The question wasn’t the only one of its kind during the hearing, which ran over the 60 minutes allowed for arguments. Justice Clarence Thomas, who is widely considered to be the most conservative member of the court, took the non-Indian offender situation to an even greater extreme. “Let’s change the facts,” Thomas told the attorney for a non-Indian who claims a police officer from the Crow Tribe had no authority to investigate his client for suspicions actions on the reservation in Montana. “Rather than the police officer looking and determining that the respondent was nervous and that he may have had bloodshot eyes, rather, he fit the description of a serial killer … a serial killer who did not commit any of the crimes on the reservation but happened to be exactly where respondent was,” Thomas continued. “Would you make the exact same argument in that case?” asked Thomas. Unsurprisingly, the response from the attorney for Joshua James Cooley did not appear to sit well with some of the justices. Eric R. Henkel told the court that a tribal police officer might have to let the potential serial killer go, regardless of the danger posed to the local community. “I do not think that the tribal officer would have authority to investigate and search, beyond just trying to determine the person’s identity and whether they fit the description,” said Henkel, an attorney from Montana. The tribal officer, in other words, would just have to wait for other authorities, maybe a local sheriff or a federal agent, to come in and assist with the investigation. Justice Stephen G. Breyer, who hails from the more liberal wing of the court, seemed to have a problem with that kind of policing. He repeatedly pushed Henkel to explain why someone who merely appears to be non-Indian could get away with criminal behaviors. “You can’t just look at them and see whether they’re Indian or not,” Breyer noted. “People look different, so I think that would be a tough one to do.” Under longstanding federal law and policy, American Indians and Alaska Natives are considered to belong to a distinct political class. The characterization is not based on race — but on their status as citizens of Indian nations with government-to-government relationships with the United States. Prior decisions from the Supreme Court, however, have limited the ways in which tribes, as separate sovereigns, can exercise authority over non-Indians. They cannot arrest, prosecute or sentence non-Indians except in certain situations involving domestic violence offenses. In this dispute, the Crow Tribe isn’t even seeking to hold Cooley accountable for bringing methamphetamine and a multiple firearms to the reservation, all while driving a car with a young child as a passenger. The drug trafficking and weapons charges he is facing were filed in federal court. Instead, the federal government wants the nation’s highest court to acknowledge that tribal police officers, as primary responders on their lands, should be able to carry out their duties just like their colleagues in other jurisdictions. “Indian tribes, like other sovereigns, have the core inherent authority to investigate and detain suspects within their borders for the violation of another sovereign’s law,” Eric Feigin, a U.S. government attorney, said in his opening remarks to the justices. “As this court has recognized and as Congress has recognized, these areas are policed primarily often by tribal officers,” Feigin said later on during the hearing. “And if they lack this authority, it’s going to endanger everyone on the reservation,” said Feigin, a deputy solicitor general at the Department of Justice.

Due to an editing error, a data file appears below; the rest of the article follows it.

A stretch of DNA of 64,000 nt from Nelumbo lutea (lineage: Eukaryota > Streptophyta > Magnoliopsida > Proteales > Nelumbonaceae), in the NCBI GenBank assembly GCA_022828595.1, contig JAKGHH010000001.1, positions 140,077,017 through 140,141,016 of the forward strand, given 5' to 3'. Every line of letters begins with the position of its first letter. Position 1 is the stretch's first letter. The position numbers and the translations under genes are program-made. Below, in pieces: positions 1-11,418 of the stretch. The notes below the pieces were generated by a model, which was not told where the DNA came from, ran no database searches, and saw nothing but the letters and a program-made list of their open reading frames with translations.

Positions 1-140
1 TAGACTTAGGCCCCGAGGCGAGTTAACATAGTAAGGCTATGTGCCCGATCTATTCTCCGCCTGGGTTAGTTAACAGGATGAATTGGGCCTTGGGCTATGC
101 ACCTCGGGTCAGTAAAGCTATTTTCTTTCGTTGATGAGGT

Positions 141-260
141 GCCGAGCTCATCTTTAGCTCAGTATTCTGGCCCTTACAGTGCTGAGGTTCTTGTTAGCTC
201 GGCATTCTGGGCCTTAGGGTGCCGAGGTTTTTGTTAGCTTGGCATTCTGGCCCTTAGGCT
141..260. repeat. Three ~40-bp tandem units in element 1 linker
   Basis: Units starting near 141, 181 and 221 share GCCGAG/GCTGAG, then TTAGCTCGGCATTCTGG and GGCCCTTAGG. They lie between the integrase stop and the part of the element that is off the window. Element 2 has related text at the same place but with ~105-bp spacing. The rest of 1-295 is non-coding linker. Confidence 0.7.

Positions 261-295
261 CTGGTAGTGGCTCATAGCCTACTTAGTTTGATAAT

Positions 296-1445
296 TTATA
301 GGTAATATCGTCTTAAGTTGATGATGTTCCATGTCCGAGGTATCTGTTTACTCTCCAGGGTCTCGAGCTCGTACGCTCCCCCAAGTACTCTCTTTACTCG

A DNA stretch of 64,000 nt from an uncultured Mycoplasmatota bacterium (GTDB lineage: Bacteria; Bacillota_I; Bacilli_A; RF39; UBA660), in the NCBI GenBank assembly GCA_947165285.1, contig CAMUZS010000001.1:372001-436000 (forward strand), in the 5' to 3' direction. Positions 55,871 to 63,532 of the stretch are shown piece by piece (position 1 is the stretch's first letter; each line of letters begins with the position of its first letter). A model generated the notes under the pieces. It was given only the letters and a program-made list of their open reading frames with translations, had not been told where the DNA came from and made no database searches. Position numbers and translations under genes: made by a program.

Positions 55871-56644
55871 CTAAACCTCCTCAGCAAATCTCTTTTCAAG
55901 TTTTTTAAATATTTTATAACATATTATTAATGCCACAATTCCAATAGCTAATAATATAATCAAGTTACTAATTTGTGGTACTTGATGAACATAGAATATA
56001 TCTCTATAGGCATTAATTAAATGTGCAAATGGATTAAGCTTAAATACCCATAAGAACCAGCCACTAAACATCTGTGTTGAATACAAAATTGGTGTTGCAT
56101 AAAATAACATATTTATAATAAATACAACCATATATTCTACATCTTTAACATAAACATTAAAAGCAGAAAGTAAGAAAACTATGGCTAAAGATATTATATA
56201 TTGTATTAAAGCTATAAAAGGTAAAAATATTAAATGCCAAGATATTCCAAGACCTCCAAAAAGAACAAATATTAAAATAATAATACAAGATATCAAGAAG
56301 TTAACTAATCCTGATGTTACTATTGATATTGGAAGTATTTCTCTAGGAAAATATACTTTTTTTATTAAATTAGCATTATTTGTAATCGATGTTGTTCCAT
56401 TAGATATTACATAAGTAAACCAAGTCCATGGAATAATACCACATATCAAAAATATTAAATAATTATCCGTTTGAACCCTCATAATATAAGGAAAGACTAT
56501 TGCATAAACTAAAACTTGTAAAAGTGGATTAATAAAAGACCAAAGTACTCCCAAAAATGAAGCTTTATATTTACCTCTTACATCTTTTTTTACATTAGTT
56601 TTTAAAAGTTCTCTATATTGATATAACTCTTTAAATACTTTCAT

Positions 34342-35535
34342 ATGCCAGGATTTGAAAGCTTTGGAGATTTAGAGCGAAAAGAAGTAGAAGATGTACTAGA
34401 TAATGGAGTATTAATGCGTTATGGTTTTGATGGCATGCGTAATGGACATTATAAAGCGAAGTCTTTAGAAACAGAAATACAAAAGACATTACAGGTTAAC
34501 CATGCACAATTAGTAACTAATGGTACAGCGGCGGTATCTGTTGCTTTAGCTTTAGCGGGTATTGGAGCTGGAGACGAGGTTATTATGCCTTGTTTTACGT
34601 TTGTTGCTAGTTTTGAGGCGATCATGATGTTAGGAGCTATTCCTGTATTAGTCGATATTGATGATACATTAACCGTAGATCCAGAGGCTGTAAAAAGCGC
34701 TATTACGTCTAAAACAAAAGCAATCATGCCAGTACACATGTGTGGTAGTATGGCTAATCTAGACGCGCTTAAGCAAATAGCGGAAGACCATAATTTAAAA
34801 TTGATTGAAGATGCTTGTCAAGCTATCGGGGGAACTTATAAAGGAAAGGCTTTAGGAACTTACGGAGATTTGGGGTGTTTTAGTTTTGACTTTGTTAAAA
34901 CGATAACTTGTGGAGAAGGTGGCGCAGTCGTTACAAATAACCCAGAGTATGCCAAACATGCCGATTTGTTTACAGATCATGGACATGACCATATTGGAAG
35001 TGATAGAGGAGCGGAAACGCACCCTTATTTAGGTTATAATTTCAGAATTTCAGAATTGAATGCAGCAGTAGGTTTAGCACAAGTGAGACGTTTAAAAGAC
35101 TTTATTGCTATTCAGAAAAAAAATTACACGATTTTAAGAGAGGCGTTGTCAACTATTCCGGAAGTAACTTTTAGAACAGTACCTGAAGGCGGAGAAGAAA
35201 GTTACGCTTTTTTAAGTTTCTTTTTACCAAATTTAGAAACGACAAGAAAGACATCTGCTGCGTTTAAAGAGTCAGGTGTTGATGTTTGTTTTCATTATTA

ICYMI: The US Supreme Court has taken up a closely-watched tribal sovereignty case.— indianz.com (@indianz) March 24, 2021
Listen to US v Cooley and see if you can tell what the justices are thinking about non-Indians who come into tribal communities.#TribalSovereignty #HonorTheTreaties https://t.co/rzTZe9Kz0D